Esophageal Atresia and Tracheoesophageal Fistula | Overview


What is esophageal atresia?

In babies who have esophageal atresia (say "ee-sof-ah-gee-all at-tree-see-ah"), the esophagus doesn't connect to the stomach. It just ends in a pouch, so nothing the baby swallows gets into the stomach.

What is a tracheoesophageal fistula?

A fistula (say “fist-you-lah”) is a connection between 2 of the body’s tubes. A tracheoesophageal (say "tray-key-oh-ee-sof-ah-gee-all”) fistula is when the trachea (the breathing tube that connects the nose and mouth with the lungs) and the esophagus (the swallowing tube) are connected. These tubes aren't normally connected. When they are connected, food or milk can get into your baby’s lungs when he or she swallows. This can cause breathing problems and even pneumonia (say "new-mone-yah").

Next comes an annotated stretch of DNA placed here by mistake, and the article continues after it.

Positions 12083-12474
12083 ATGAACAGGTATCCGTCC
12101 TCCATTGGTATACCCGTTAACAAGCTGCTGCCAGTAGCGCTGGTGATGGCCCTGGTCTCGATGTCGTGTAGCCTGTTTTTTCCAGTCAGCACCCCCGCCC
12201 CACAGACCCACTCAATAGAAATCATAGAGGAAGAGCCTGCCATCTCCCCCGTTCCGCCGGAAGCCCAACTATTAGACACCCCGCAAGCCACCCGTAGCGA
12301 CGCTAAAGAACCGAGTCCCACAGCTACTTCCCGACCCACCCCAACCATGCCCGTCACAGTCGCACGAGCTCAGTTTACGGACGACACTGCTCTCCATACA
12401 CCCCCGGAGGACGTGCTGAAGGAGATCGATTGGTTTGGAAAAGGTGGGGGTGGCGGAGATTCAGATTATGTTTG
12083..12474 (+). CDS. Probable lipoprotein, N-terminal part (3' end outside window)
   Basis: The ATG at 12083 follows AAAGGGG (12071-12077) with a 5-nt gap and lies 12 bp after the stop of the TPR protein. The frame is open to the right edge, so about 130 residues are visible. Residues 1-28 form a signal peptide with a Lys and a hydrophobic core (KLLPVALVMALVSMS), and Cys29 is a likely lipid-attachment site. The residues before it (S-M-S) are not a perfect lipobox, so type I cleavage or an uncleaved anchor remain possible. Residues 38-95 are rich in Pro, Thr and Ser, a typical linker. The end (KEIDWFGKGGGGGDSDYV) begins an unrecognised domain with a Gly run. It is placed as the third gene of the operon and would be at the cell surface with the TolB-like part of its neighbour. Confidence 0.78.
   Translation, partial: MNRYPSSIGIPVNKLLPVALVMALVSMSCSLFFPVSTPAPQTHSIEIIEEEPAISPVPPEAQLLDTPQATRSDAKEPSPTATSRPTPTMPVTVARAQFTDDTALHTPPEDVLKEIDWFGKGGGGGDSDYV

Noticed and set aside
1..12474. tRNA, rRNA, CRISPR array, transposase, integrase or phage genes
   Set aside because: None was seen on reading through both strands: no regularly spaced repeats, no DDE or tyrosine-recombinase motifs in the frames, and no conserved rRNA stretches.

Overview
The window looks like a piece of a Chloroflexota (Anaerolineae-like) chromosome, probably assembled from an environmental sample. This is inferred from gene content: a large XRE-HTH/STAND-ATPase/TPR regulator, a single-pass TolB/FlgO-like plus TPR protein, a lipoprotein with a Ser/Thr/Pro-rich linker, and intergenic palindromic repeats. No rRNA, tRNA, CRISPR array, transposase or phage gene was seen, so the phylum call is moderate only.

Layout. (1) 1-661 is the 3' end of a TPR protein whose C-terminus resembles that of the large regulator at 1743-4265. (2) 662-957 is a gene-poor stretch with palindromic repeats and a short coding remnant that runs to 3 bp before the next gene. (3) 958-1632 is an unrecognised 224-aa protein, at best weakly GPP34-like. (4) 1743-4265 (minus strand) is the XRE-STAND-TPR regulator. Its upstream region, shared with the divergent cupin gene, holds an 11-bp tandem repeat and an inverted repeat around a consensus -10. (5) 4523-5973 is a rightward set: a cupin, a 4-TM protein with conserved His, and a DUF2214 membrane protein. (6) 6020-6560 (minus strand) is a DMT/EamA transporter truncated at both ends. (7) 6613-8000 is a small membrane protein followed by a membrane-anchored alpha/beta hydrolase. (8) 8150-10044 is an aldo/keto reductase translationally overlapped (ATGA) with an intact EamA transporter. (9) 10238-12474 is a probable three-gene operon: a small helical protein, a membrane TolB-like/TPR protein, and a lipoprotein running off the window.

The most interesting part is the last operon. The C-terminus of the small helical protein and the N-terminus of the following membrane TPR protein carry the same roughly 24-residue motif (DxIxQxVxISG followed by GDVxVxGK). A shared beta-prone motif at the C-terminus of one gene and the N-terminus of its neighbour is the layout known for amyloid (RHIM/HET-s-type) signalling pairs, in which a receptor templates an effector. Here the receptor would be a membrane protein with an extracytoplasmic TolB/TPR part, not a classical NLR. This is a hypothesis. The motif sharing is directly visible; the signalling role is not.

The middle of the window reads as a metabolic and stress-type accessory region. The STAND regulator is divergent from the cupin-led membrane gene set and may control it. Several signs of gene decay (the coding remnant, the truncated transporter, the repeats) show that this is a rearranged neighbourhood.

Are these problems common?

About 1 baby out of 4,000 babies has one or both of these problems. They usually occur together. But sometimes a baby has atresia with no fistula or fistula with no atresia.


Esophageal Atresia and Tracheoesophageal Fistula by DC Clark (American Family Physician February 15, 1999,

Written by editorial staff

Reviewed/Updated: 03/14
Created: 02/99


Esophageal Atresia and Tracheoesophageal Fistula


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Diagnosis & Tests